Re: New Version Notification for draft-kamp-httpbis-structure-01.txt (fwd)

Kazuho Oku <> Thu, 17 November 2016 10:37 UTC

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From: Kazuho Oku <>
Date: Thu, 17 Nov 2016 19:33:18 +0900
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To: Poul-Henning Kamp <>
Cc: Willy Tarreau <>, HTTP Working Group <>
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Subject: Re: New Version Notification for draft-kamp-httpbis-structure-01.txt (fwd)
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2016-11-17 19:21 GMT+09:00 Poul-Henning Kamp <>:
> --------
> In message <>
> , Kazuho Oku writes:
>>For example, consider the case in which I am writing a draft that
>>passes an integer using Common Structure.
>>Since Common Structure allows an integral number to be sent with a
>>dot, a sender is permitted to send 100 as '100.00'
> So this is clearly something the draft needs to explain better.
> CS does not decide what values are legal and which are not, it only
> helps you transport values safely across the wire.
> When you define your header you define the kind of values it accepts,
> and if you say that "value X is an integer", it should be pretty
> obvious to anybody that sending it as "100.0" is not OK.
> If you think people will not get that fine detail right, you can
> add text to your header definition which drives the point home.
>>you would need to decode a floating point number even in the case
>>where you only need to deal with integers.
> So this brings up an interesting efficiency detail related to the
> HTTP1 serialization:
> You cannot tell the difference between an identifier and a number
> by looking at the data on the wire, because RFC7230::token allows
> both DIGIT, "." and "-".
> Your parser will therefore initially classify any "number" as
> "identifier", and only once your application code tells it that it
> expects an integer, will that string be interpreted as a number.
> That means that no numeric processing needs to happen until it
> is unavoidable.
> (Any design I can imagine for a future HPACK/H3 semantic compression
> will have the same property.)
> As I hint in 7.2 as "Future work", having the individual headers
> defined in a machine readble format (a "schema") would allow us to
> use programs to generate combined CS parser+validator for such a
> header.

Once we start people using CS to define new headers, I think I'd be
likely writing a parser generator handle them, regardless of whether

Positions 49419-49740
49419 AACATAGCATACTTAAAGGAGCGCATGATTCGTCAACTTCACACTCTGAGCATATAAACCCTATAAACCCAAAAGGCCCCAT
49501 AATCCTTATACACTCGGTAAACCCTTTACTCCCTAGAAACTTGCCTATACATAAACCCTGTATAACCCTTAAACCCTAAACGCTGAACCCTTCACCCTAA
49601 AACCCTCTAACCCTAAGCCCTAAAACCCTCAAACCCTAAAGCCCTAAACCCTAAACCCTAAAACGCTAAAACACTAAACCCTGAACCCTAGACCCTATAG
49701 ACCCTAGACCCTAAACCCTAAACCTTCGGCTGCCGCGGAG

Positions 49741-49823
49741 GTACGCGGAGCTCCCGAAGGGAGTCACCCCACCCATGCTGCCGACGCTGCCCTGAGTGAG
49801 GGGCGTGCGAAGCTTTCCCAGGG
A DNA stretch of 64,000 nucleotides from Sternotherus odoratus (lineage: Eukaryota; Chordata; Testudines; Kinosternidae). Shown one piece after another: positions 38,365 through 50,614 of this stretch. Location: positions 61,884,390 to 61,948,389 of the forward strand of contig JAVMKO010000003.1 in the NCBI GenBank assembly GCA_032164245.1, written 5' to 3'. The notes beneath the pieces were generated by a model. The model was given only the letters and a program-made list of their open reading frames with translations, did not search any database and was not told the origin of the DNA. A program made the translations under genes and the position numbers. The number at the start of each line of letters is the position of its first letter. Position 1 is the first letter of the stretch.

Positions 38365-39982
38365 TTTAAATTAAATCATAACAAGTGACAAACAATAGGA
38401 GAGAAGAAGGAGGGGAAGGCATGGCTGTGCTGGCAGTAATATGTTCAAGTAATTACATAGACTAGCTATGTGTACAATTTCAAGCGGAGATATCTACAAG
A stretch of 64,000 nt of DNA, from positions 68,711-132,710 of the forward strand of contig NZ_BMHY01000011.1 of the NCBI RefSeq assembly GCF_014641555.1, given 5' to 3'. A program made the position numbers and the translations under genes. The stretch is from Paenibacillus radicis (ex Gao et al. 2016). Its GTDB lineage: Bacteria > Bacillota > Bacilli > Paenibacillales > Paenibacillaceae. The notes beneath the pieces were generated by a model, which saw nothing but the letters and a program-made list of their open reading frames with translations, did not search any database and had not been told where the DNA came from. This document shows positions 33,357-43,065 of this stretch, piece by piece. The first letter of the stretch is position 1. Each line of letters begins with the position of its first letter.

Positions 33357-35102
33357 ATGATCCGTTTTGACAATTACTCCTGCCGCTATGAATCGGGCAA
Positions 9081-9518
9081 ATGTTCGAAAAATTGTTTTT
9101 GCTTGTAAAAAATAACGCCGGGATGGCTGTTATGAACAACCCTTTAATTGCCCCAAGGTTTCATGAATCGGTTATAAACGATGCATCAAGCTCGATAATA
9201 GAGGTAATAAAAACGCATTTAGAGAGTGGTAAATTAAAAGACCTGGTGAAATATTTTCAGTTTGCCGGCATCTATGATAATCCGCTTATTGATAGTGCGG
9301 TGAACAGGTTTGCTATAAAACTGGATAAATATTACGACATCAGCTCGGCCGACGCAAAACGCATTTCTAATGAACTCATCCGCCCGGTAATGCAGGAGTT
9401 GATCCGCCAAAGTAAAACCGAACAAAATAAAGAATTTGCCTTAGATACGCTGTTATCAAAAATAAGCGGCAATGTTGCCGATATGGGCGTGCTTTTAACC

if a schema language is defined as a specification.

The generated parser would just deserialize the properties that the
application care of, while skipping unknown parameters.

> However, history is particularly unkind to that concept, so I
> left it in "Future work" and I think we should leave it there
> for now.
>>My understanding is that most (if not all) headers that will use
>>Common Structure would need to encode floating point numbers.
> I don't think so.
> First, just because they look like floating point numbers in the
> H1 serialization, doesn't mean you have to process them as IEEE754
> in your application.
> If I recall right, the q= weights can be processed as integer
> "milli-q", and still be compliant.  In reality comparison of q=
> weights is very often done as strings.
> Second, apart from q= and possibly future timestamps, I don't see
> much call for fractional numbers anyhow[1].
> All that said, it probably does makes good sense to have "integer"
> as a special case of "number", like "ascii_string" is a subset of
> "unicode_string", because it will make it easier for people
> to specify their HTTP headers.

Thank you for considering that. I think that would be a good move.

> Poul-Henning
> [1]  Somebody will undoubtedly use them for monetary values, but I
>      have a hard time seeing that make it into a published RFC for
>      many reasons.
> --
> Poul-Henning Kamp       | UNIX since Zilog Zeus 3.20
> phk@FreeBSD.ORG         | TCP/IP since RFC 956
> FreeBSD committer       | BSD since 4.3-tahoe
> Never attribute to malice what can adequately be explained by incompetence.

Kazuho Oku